Office Markets Deliver

Source: CoStar Group Inc.

Source: CoStar Group Inc.

Office completions totaled 52 million square feet for the past year, including 19 million square feet in the fourth quarter of 2014—a 21 percent increase from one year earlier. The level of in-process construction is fairly close to the long-term average. Of the 107 million square feet of in-process construction, Houston’s 18 million square feet stands out as a very active supply pipeline. And there is another 5 million to 7 million square feet under construction in New York, Chicago, Boston, Dallas, San Francisco, San Jose, Seattle and Washington, D.C. In fact, roughly a third of the office markets now have construction activity that is above historical averages, which is likely to constrain future rent growth in those markets. As rents rise and vacancies fall, more markets will be joining the construction pipeline.

On the other hand, when measured by deliveries, industrial development remains limited. During the fourth quarter, developers completed just 31 million square feet across 31 markets and 169 buildings. However, the development pipeline is expanding rapidly. At the end of 2014, 130 million square feet was underway, a significant increase from the 95 million square feet tracked a year earlier. Even more notable is the anticipated total for first quarter 2015. Deliveries are expected to exceed 61 million square feet, which would make the beginning of 2015 one of the strongest quarters on record. Not all markets are equally active, but among the leaders are Chicago (with 70 million square feet), the Inland Empire (with 53 million), Dallas (35 million), Kansas City (34 million), Phoenix (30 million) and Atlanta (28 million). The area where proposed space is extremely high relative to total stock is the up-and-coming Pennsylvania corridor, with 36 million square feet of proposed developments, or 16 percent of total stock.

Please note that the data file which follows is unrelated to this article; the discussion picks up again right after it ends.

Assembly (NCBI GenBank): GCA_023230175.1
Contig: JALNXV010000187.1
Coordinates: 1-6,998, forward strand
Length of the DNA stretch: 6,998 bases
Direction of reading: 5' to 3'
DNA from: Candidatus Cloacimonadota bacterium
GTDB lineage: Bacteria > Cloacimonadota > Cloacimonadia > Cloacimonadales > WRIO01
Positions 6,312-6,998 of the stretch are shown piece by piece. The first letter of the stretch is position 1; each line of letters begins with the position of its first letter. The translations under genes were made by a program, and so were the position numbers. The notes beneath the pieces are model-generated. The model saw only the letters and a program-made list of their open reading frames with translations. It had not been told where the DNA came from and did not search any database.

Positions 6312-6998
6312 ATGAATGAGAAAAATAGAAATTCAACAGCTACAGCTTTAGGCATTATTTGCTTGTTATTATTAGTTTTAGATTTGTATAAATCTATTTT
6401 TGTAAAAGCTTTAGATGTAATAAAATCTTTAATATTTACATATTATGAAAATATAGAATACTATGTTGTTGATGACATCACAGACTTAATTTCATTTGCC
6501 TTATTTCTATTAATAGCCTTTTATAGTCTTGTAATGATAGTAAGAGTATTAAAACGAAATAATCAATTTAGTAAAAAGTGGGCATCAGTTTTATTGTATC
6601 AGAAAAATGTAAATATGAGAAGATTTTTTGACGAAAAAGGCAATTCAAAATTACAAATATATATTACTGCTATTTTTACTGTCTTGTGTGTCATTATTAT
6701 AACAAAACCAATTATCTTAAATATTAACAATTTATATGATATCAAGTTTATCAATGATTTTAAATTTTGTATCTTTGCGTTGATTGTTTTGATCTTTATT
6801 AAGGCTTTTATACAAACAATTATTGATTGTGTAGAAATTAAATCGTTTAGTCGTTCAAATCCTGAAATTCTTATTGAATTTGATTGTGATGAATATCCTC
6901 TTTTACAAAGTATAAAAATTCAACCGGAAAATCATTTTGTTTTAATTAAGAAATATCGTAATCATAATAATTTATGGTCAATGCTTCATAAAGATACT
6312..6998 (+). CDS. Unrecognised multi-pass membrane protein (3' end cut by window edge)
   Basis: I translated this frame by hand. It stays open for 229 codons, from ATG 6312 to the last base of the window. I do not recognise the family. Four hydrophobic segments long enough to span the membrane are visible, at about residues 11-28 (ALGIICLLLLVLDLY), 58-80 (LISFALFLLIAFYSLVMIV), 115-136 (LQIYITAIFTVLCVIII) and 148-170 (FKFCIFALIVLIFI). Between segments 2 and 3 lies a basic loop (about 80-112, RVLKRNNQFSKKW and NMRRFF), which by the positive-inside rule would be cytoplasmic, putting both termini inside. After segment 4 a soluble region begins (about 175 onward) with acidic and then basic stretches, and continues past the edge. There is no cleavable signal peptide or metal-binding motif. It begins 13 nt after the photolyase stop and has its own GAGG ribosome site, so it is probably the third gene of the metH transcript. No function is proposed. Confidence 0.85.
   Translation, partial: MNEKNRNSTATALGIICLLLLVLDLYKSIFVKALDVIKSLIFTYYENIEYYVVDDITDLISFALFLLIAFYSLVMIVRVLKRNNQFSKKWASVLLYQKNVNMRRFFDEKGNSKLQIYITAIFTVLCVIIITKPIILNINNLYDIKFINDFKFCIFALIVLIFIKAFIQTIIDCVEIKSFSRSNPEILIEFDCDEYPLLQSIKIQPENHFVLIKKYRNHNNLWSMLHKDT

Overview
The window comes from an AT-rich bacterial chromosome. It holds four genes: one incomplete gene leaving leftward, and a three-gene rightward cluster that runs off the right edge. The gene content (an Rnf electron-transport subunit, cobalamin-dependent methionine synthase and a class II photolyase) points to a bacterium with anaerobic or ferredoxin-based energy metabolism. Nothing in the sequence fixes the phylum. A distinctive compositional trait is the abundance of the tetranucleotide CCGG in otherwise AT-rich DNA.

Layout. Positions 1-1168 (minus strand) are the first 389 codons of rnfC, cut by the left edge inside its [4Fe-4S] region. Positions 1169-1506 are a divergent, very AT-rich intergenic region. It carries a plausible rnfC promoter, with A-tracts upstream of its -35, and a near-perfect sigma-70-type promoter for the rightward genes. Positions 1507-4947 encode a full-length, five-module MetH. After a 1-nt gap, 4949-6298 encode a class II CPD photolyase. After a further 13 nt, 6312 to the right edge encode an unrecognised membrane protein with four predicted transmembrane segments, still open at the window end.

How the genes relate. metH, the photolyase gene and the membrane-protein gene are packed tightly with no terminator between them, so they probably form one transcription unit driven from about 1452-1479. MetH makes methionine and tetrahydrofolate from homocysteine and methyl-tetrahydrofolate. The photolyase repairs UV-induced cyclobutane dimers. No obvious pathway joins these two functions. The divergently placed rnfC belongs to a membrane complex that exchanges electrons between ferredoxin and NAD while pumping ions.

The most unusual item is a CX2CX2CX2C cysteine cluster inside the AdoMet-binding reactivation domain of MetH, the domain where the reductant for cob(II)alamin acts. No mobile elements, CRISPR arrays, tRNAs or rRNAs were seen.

Generally speaking, enthusiasm for retail development is still tepid. But with tenants running out of options in some places, there will be a need for new product. An uptick in building will require two things: Tenants must demand new space if they are unable to find existing space that meets their specific needs, and rents must be high enough to justify construction. These criteria are most easily met in supply-constrained metros in which the fundamentals recovery has been outsized. New York is a good example, as its rents are back in line with pre-recession levels. Correspondingly, New York has several new malls in the pipeline that will deliver over the next few years. Markets that don’t meet both criteria should continue to see strong fundamentals improvement as demand runs ahead of supply.